People with dementia who are struggling to manage their finances may be more likely to share their personal financial details with strangers, the author of new research says.

Most of us have little trouble managing our finances. We can pay our bills, set up direct debits, use cash with ease, buy items online with a credit card, and pay our taxes.

These transactions are easy enough for most of us much of the time – but they actually involve complex thinking and high-level cognitive skills, such as memory, problem solving, and attention.

It’s not surprising then to discover that older people, especially those living with dementia, often struggle to keep on top of their finances.

Research has shown that financial management is often one of the first skills to deteriorate when someone has dementia, and it often begins to occur even before a person has been diagnosed.

Those who fall often, or move slowly, may struggle to manage their finances: research

According to new research, if a person has problems solving tasks, with language, or if they fall frequently, or move slowly, they are more likely to struggle to manage their finances.

Those struggling to manage finances more prone to financial abuse

One author of the research, Clarissa Giebel, says those who are experiencing trouble managing their finances could also be more prone to financial abuse.

“When people with dementia struggle using internet or telephone banking, they may be more prone to telling strangers their bank details,” she wrote in The Conversation.

“Older people, including people with dementia, can often be subject to financial exploitation. This can be through online or telephone scamming, or knocking on someone’s door trying to selling something.”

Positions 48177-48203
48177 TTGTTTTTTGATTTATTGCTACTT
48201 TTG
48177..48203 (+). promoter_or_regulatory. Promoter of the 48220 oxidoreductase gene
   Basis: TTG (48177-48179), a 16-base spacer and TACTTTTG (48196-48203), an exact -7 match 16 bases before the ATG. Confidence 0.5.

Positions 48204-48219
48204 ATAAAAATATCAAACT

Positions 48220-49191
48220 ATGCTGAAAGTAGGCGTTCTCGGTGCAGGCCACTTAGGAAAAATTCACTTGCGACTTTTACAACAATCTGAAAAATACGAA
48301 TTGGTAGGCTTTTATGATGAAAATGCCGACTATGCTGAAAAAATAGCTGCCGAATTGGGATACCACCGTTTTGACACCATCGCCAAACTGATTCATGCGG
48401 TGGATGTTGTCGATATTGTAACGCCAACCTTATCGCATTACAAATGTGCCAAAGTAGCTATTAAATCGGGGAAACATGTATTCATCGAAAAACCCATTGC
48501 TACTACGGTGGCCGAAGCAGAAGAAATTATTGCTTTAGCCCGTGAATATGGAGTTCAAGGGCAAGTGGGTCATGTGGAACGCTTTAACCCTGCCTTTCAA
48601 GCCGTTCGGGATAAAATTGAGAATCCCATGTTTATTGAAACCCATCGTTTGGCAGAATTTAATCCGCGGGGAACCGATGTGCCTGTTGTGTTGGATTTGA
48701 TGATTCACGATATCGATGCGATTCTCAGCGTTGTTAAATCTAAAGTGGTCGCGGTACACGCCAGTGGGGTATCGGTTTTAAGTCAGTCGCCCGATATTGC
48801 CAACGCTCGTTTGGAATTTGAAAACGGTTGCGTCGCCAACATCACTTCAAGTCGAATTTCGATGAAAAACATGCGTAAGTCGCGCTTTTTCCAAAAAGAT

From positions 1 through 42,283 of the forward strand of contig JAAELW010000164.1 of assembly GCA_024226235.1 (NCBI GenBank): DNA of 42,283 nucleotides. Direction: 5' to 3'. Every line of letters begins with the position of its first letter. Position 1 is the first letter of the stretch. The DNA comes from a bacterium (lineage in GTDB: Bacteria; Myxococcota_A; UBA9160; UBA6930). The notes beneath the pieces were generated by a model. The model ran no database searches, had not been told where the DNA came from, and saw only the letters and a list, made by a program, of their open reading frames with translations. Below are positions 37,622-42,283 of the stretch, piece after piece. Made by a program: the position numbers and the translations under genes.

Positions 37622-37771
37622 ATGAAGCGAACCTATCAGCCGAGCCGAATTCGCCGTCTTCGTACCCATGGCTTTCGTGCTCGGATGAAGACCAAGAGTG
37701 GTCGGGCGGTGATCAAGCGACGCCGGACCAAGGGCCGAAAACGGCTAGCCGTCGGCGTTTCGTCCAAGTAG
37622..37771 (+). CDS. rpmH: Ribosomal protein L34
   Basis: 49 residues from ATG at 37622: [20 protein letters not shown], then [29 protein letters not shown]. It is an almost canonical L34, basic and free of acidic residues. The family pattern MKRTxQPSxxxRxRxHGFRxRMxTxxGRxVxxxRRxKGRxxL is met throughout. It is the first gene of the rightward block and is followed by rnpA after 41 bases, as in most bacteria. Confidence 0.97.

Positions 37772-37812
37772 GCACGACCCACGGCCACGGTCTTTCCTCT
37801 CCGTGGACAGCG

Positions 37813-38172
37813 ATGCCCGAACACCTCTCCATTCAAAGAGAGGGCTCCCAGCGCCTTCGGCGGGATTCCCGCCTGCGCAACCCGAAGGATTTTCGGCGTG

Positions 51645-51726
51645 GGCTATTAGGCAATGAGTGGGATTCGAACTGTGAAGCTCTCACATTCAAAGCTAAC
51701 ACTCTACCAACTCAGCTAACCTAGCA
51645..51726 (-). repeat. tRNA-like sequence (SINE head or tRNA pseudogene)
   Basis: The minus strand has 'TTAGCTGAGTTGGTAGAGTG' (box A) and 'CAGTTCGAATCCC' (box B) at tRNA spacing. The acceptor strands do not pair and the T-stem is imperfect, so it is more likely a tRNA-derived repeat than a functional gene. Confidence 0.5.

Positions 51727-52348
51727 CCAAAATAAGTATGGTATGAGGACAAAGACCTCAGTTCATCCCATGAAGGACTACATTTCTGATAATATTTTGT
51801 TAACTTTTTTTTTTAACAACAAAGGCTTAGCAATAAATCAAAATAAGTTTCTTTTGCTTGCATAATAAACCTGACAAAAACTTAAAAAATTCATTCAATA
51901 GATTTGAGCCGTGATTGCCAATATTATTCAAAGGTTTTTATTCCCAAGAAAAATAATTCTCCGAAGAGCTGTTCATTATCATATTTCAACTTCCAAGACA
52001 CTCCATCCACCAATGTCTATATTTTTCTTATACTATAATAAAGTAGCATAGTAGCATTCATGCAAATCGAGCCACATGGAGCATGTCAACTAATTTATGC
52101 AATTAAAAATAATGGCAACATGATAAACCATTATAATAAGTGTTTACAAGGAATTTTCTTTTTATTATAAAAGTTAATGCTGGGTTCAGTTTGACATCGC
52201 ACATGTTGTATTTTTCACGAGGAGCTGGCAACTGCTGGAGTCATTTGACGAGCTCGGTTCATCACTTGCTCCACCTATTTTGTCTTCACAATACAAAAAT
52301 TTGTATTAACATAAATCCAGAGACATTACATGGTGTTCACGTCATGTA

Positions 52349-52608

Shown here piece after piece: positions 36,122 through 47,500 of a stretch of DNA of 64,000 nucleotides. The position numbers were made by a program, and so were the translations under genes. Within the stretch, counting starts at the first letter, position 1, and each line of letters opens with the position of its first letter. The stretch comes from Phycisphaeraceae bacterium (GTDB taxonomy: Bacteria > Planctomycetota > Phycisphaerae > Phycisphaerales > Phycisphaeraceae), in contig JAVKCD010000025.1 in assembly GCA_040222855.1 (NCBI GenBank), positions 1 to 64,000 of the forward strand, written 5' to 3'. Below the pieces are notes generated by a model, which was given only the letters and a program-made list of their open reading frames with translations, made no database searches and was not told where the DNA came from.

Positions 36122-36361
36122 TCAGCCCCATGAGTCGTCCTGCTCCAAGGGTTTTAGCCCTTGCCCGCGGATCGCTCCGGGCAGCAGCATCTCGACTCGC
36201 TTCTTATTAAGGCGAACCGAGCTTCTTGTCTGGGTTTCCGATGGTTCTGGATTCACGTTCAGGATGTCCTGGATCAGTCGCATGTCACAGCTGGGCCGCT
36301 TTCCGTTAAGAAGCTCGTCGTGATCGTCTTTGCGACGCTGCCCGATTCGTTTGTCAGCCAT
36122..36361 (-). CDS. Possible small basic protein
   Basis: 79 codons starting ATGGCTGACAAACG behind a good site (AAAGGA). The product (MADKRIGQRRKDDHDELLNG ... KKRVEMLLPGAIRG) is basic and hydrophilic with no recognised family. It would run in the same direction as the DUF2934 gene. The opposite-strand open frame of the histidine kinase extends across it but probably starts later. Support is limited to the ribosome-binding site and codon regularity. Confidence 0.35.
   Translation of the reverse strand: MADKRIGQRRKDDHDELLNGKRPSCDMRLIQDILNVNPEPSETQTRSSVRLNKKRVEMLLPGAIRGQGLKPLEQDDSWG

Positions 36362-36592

A few weeks ago, in HelloCare we wrote about 86-year old Joan Ford, who was issued with electricity bills to the value of more than $4,000, even though she lives in a nursing home and her electricity was already paid for. Her family suspected that a sales agent cold-called Ms Ford, who has early stage dementia, and signed her up to an account.

Understanding that people with dementia may be struggling to manage their finances, and therefore may be more likely to share their personal details with a stranger, casts Ms Ford’s situation in a new light.

How can we help those living with dementia to manage their finances?

There are ways we can help those living with dementia to manage their finances – and therefore also go some way to protecting them from financial abuse.

  • Set up direct debits where possible.
  • Make sure their home is easy to move around to prevent falls. The research found that those who fell more often had greater trouble managing their finances.
  • Enable people to stay at home for as long as possible, in an environment where they are comfortable and happy.
  • Encourage them to retain their independence in as many aspects of their life as possible.
  • It may eventually be necessary to arrange a power of attorney to take care of financial decisions. Dementia is a degenerative condition, so while we can help someone manage their finances for a time, it may not always be possible.
  • Ideally talk to family about how the person wishes to manage their finances – and in particular how they want to pay for care when they get older – before they have dementia.
  • Be alert to the fact that people with dementia may be more vulnerable to financial abuse.
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